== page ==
Q: Do I take my test in this (tuition) car?
A: Yes. It seems that lots of people think there is a special fleet of 'test cars', but that's not the case. Most people choose to take their test in the car they've driven during lessons. It makes sense, as you will have got used to the size, reference points and clutch feel etc.. If you have your own car, you can take the test in that, provided that it's insured, taxed & MoT'd. Also on the day, you'll need 'L' plates attached and also a rear view mirror for the Driving Examiner to use.
Q: How long is the test?
A: It's around 40 minutes. If you have a clear run, and you whiz round in under 30 minutes, you'll find yourself going around the block a bit! This because the test legally has to be a minimum of 30 minutes.
Q: If I stall, will I fail?
A: No, probably not. Stalling is not a big problem, but how you deal with it might be! So long as you keep control (maybe use the handbrake if needed) restart and move off with good observations, it's usually just a 'driver fault' (df, or what people usually call a 'minor').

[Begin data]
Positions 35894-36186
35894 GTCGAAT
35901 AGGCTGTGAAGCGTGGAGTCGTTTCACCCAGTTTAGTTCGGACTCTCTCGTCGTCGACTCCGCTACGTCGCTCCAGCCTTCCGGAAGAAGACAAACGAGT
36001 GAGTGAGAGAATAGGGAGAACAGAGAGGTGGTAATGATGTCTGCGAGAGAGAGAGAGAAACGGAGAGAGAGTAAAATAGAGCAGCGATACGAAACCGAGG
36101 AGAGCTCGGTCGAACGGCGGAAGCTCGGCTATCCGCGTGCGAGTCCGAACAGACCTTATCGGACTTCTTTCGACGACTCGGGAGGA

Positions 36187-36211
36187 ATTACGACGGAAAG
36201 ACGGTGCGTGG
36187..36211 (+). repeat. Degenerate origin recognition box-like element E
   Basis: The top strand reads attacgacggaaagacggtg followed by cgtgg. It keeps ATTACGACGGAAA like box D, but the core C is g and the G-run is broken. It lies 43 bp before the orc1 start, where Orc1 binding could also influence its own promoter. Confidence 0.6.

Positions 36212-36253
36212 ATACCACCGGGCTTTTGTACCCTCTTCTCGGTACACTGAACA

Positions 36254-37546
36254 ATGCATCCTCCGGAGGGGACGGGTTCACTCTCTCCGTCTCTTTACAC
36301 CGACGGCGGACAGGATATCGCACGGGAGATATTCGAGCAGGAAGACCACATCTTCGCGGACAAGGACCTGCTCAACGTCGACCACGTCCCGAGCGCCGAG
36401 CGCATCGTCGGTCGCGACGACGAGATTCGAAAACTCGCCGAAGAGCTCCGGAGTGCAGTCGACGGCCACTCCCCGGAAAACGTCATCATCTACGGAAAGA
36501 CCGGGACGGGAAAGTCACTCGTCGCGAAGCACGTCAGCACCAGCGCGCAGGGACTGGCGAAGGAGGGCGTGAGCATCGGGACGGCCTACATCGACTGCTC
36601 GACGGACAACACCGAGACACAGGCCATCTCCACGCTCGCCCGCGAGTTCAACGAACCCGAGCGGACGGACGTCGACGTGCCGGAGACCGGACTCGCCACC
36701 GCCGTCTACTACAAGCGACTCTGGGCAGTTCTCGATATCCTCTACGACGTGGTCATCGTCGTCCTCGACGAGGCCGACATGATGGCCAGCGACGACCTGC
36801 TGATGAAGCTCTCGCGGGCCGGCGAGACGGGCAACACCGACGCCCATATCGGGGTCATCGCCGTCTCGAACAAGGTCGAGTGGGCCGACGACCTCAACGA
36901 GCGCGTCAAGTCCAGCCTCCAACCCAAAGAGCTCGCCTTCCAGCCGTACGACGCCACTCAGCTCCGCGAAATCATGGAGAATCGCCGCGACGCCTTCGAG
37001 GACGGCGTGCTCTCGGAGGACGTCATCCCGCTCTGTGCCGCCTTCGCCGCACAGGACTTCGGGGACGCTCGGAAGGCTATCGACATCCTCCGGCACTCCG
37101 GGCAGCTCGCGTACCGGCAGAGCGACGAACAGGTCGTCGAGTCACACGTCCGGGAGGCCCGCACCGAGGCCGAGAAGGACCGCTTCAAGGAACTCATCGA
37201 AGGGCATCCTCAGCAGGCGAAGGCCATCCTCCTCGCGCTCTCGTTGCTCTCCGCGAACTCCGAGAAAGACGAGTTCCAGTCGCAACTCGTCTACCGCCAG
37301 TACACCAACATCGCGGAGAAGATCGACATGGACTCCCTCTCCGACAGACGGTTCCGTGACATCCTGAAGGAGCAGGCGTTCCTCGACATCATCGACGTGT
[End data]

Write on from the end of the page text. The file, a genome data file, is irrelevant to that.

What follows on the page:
Q: How many manoeuvres do I have to do?
A: There are 4 manoeuvres and you only get 1 of them. So you know, the manoeuvres are: forward bay park (and reverse out), reverse bay park, parallel park and pulling up on right, reversing a bit and moving off. A third of candidates are asked to do the emergency stop, but this is not considered a manoeuvre, but a 'procedure'.
Q: Will I fail for crossing my hands?
A: No. The examiner is less worried about how you steer, but you do have to be in control. If there is no loss of control, no fault can be marked. The 'push pull' or 'feeding the wheel' method often taught is the gold standard for steering, but it's not the only way. This is often taught poorly, and many instructors exaggerate the importance of this method which causes a lot of needless anxiety for many pupils.
Q: If I clip the kerb will I fail?
A: Not necessarily. Scuffing a wheel on the kerb at low speed will usually just be a minor for steering. It's easy to do in narrow roads, and especially with test nerves. If you proper whack into a kerb at speed, or fully mount the kerb with one or more wheels, this will usually result in a fail.
Q: Is it better to drive slowly?
A: Simply, no! You need to drive at a speed that is appropriate to the road and conditions (traffic & weather), and within the speed limit of course. While you might feel it's safe driving at 15mph in a 30 limit, or at 40 in a 60, you need to consider how other road users following might respond to such a slow speed. Not driving at an appropriate, reasonable speed would be marked under 'Progress/appropriate speed'. If there is traffic behind you, this might well be a serious fault. By the way, going too fast is under 'Use of speed' - don't go there!